Juan Segundo knew it would be different this year.
The Livingston senior didn't have his running partner in Nuno Espadinha, who graduated last spring.
Espadinha had also been a team leader.
Segundo knew he had to step into a new role.
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"It was a lot different," Segundo said. "Last year, I had my friend Nuno to run with. This year, I was running by myself.
"I had to put more effort into it. We had a new team and I had to push everyone."
The new responsibilities weren't a problem.
Segundo finished his cross country career at Livingston with his best season yet.
He went undefeated on his way to a Western Athletic Conference championship.
He finished fourth at the Sac-Joaquin Section Division III championships, which earned him a second straight trip to the state meet.
He then finished with a time of 16:21 at state, which trimmed 19 seconds off his time from the previous year.
Segundo is the Sun-Star Boys Cross Country Runner of the Year.
"This year he was our No. 1 guy and he did the job," Livingston coach Dean Andressen said.
"He worked very hard. He's a very tough competitor.
"Something I didn't know ahead of time was he became the team leader. He took a team that was relatively green under his wing and whipped them into shape.
"He's as responsible as anybody for us winning a third straight championship."
It was Segundo's cousin, Jose Arevalo, who turned him on to running.
"I used to live with him and one day he showed me all his medals," Segundo said. "That's when I said, 'I'm going to run.' "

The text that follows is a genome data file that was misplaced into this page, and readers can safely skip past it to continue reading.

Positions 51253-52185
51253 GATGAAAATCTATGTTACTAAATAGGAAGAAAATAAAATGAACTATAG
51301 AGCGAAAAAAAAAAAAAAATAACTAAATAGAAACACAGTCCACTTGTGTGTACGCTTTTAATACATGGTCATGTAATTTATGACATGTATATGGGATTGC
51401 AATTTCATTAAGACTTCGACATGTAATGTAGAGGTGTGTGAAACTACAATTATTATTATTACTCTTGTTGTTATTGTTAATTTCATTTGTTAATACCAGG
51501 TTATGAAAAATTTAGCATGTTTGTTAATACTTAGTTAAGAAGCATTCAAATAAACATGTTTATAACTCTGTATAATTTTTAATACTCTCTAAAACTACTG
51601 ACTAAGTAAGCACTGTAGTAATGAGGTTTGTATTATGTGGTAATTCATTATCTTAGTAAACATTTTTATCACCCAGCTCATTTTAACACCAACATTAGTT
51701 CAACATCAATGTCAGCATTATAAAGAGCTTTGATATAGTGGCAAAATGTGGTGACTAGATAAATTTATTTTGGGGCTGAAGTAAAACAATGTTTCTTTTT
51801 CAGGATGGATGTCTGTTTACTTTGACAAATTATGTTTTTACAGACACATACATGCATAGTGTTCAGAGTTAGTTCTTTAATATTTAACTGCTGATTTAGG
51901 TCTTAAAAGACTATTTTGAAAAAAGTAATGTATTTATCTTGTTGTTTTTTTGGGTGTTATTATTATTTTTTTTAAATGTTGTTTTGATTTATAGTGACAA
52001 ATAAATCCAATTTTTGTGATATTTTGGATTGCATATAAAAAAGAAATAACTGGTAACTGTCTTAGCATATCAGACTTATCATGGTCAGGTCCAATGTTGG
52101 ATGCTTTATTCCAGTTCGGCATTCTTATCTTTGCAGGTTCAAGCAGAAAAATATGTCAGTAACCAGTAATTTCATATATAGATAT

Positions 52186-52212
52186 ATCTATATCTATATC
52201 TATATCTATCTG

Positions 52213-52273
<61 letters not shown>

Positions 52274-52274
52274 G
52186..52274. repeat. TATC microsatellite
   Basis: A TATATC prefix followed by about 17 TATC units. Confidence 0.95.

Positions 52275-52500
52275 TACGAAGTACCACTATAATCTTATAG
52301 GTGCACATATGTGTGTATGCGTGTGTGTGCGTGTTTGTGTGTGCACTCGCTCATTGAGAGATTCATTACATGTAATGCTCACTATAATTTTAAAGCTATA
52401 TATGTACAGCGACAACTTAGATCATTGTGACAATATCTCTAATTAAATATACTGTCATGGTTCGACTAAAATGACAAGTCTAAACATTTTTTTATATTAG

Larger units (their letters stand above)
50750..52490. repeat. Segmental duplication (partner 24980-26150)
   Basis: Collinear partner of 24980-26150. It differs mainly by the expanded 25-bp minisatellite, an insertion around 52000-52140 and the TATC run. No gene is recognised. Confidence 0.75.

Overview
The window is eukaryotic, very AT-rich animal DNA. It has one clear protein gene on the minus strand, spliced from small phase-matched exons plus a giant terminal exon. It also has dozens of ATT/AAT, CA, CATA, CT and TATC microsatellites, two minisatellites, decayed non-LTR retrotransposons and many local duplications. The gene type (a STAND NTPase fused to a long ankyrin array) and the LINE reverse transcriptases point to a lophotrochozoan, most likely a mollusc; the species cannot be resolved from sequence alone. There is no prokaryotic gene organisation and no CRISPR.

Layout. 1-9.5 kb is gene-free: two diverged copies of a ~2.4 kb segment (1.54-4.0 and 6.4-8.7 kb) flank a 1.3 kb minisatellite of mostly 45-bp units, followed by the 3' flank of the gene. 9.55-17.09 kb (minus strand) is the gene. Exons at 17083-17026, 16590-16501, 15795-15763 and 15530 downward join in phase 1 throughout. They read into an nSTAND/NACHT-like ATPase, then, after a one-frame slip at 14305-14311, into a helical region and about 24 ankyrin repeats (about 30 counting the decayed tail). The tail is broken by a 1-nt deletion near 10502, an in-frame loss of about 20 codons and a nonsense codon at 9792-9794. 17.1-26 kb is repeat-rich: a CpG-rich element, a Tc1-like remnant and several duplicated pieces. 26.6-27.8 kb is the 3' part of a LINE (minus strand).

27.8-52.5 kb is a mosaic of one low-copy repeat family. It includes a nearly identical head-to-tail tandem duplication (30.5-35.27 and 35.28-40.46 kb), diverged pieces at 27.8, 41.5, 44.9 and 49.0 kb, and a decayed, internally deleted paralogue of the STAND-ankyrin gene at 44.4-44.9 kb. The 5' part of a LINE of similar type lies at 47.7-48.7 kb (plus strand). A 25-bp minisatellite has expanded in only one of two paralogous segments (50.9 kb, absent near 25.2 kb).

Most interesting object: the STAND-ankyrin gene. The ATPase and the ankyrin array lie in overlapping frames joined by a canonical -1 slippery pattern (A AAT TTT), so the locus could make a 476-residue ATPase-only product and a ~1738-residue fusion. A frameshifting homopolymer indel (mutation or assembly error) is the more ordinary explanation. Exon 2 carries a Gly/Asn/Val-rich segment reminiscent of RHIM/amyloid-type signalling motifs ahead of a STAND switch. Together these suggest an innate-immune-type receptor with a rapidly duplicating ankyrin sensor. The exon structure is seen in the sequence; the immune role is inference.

Segundo's work ethic and determination was a perfect fit for cross country.
"Cross country isn't just a physical sport," Andressen said. "You've got to have the mental toughness. You have to be able to push yourself. You're going to get tired."
With Espadinha gone, Segundo took over a young team.
He pushed them in workouts. He showed his teammates what it takes to get better.
"I can give them the workout, but once they leave the high school they're on their own," Andressen said.
Segundo balanced cross country with his heavy workload at school.
He even had to miss practices here and there to study for big tests.
"As competitive as he is, he had to miss some practices to study for a test," Andressen said. "I hated to see him miss practice, but I respected him for it."
On the days he did miss practice, Segundo would come by Andressen's room to ask about the workout scheduled for that day.
He would complete the workout at home by himself.
"It was tough," Segundo said. "I would go to my tutorial. Then I would practice at night at home and then do my homework."
The performances he turned in at the end of the year made all the work well worth it.
"He felt good about his time and that made me feel good," Andressen said. "As a coach, you want your kids to finish their season or career feeling good about how they finished and their accomplishments and he did."